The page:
Easy Like Sunday Mornings…

Morning Walk STX 2012 e1347807458683 Easy Like Sunday Mornings...

Sun­days for me have always had a spe­cial rhythm to them. As far back as I can remem­ber, it’s the one day when sleep was allowed to linger and I was allowed to wake up on my own steam. When I lived on a street called Upper Mal­one Ave, it was the sound of Sun­day morn­ing hymns that woke me.  Not pushed through a human voice box nec­es­sar­ily, although now and again you could hear a coun­try twang, or a Cock­ney accent, or a par­tic­u­lar local tal­ent strain­ing through a lit­tle tran­sis­tor radio, that had more heart than sta­mina, as it sat obe­di­ently on the win­dow sill.  Mostly what called out to me on a Sun­day morn­ing was the equiv­a­lent to the Sound of Music, cue the “…hills are alive…” with full unseen orches­tra ply­ing keys, bend­ing strings and giv­ing vent to wind instru­ments and out­stretched arms. It was worlds away, but it was still here, right there in my backyard.

Oth­ers times while I resided there, it was the scratch-scratch of a coconut broom wind­ing its way under our win­dow.  The out­side was mak­ing its way inside. There was that feel­ing on the inside.  I was mirac­u­lously alive and the day was already winning.

Sun­days were feast days…

Break­fast was salt­fish and eggs and soft doughy bread or Johnny cake, fol­lowed by freshly peeled and sec­tioned pineap­ple. If Cereal–Cornflakes, Cream of Wheat, oats or what have you reigned dur­ing the week, Sun­days always brought the sauce. Lunch was meat long sim­mered in brown sauce.  There was no such thing as white space on a plate. There was no arti­fice. No pos­ing off. Sun­days also brought Pound cake from scratch. Belly full. Mmmh… You can well imagine.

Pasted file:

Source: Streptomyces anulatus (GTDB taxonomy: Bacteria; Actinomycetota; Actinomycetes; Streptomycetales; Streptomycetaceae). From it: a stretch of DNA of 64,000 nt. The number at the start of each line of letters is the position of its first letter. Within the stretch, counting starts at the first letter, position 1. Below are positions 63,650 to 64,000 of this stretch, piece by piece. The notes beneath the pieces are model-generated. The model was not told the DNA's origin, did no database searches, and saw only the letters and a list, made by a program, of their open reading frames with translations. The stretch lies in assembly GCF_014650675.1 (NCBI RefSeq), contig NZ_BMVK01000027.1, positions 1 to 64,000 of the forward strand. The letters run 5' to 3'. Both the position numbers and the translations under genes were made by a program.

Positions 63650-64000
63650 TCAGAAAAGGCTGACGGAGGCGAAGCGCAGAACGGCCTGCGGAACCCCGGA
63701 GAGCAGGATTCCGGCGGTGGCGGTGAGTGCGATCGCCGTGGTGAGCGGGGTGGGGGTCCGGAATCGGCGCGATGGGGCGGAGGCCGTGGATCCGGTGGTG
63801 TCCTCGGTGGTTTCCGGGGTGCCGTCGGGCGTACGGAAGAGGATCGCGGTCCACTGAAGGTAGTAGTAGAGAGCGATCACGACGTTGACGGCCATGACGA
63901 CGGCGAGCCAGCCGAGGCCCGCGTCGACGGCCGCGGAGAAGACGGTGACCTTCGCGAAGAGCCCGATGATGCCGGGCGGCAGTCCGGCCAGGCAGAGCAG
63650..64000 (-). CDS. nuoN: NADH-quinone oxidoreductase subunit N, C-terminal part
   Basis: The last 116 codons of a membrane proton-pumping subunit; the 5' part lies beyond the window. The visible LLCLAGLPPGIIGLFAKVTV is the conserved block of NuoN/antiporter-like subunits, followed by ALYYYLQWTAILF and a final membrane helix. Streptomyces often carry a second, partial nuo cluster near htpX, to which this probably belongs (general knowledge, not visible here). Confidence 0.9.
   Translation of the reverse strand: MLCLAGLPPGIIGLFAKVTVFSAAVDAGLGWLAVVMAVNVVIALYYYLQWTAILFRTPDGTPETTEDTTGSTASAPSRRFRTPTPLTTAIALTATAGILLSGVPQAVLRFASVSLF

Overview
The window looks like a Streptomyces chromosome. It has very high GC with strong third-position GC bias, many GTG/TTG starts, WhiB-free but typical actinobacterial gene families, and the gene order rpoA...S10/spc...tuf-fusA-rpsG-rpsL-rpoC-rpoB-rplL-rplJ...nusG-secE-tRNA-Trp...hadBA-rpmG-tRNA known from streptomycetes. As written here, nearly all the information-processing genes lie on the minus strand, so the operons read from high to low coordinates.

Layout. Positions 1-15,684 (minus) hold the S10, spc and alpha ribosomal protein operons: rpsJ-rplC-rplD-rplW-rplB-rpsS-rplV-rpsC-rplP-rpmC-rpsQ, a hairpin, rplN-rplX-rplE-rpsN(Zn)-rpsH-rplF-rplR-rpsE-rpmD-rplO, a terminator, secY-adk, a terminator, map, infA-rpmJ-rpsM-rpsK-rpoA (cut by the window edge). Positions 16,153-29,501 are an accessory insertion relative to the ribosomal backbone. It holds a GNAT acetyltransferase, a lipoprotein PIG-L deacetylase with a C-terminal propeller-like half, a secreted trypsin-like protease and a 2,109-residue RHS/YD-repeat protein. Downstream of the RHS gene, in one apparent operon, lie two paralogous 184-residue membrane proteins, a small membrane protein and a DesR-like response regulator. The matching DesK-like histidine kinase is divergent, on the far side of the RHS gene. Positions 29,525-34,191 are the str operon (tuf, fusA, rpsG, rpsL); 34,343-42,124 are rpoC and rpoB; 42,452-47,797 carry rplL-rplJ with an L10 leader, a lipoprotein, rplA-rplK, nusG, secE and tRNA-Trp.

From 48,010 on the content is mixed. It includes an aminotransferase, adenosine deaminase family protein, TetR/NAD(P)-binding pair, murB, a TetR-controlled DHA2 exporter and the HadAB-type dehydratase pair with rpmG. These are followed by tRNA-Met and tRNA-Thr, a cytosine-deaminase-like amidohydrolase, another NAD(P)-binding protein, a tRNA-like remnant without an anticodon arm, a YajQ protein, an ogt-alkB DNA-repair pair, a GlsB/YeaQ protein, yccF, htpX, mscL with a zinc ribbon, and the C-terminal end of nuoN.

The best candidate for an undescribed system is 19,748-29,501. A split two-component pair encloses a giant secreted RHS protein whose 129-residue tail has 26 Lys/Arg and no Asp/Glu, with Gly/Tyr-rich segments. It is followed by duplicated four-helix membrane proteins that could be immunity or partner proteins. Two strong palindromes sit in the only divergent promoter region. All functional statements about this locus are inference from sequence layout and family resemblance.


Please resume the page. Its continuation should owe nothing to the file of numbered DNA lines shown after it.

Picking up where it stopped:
Sun­days were a fam­ily reunion…

We were 13, give or take to a mod­est house that always felt like man­sion. We wan­dered about. There were age gaps. There were agen­das. There was grown-folk busi­ness that needed tend­ing. As chil­dren we would make our­selves busy with scrapes and loose dirt and red-light, yellow-light, green-light… We were diverted dur­ing the week. Every­one was in and out. Sun­days we got dressed together because we were leav­ing together, at least in groups and not just in twos. Back in those days, every cousin had a pair. On Sun­days, we were des­tined for Zion and the walk would never run, since there was no rea­son to court trou­ble and a tell-tell sit­u­a­tion on an easy Sun­day. We would decide, which way? Would we go through the alley­ways, which had the lure of being dubbed the back­way, or would we travel the main?  No con­test there, as we usu­ally took all the short cuts. I don’t ever remem­ber being late to a Sun­day Ser­vice. Seri­ously! I must take note. For where would one even sit.  Back then Zion was filled to the rafters.

On the way home, we would make our way towards his­tor­i­cal and pic­turesque Inde­pen­dence Square. I want to say this rep­re­sented the long way as we added friends to a famil­iar posse and cre­ated mem­o­ries that can be found today in someone’s beloved album.

Sun­days grew up fast…

There are too many angst-ridden years when Sun­days were a blur. The beat down of the con­stant church sched­ule. The rebel­lions. The quar­rels. Sun­days prac­ti­cally became pet­ri­fied. Bad girl. Bad girl. Bad girl… The poem “Grace” is a por­tion of my redemp­tion song.

Sun­days fell in love…

I blame the Sun­day Times. After lack­adaisi­cal years and sojourns through islands, and islands states and the United States, Sun­days blos­somed into full-grown love and the Sun­day Times. Yes, I hap­pily bought into the adver­tis­ing. At the time, the inge­nious Sun­day Times brought relief, if only for his rec­om­men­da­tion.  And the peace after the pace of the rush-rush of a New-York-state-of-mind meant some­thing to my heart, which had learned to beat only to fear at warp speed. You could fall in love read­ing the Sun­day Times, and If you were lucky–and I often was–you would find a spread on some Caribbean Isle that you knew; not in the words that the writer used, because they were touristy and tourism loves to loot; but you know, you could look into a lover’s eyes and get to where you’re get­ting to and smile a while over the Sun­day Times…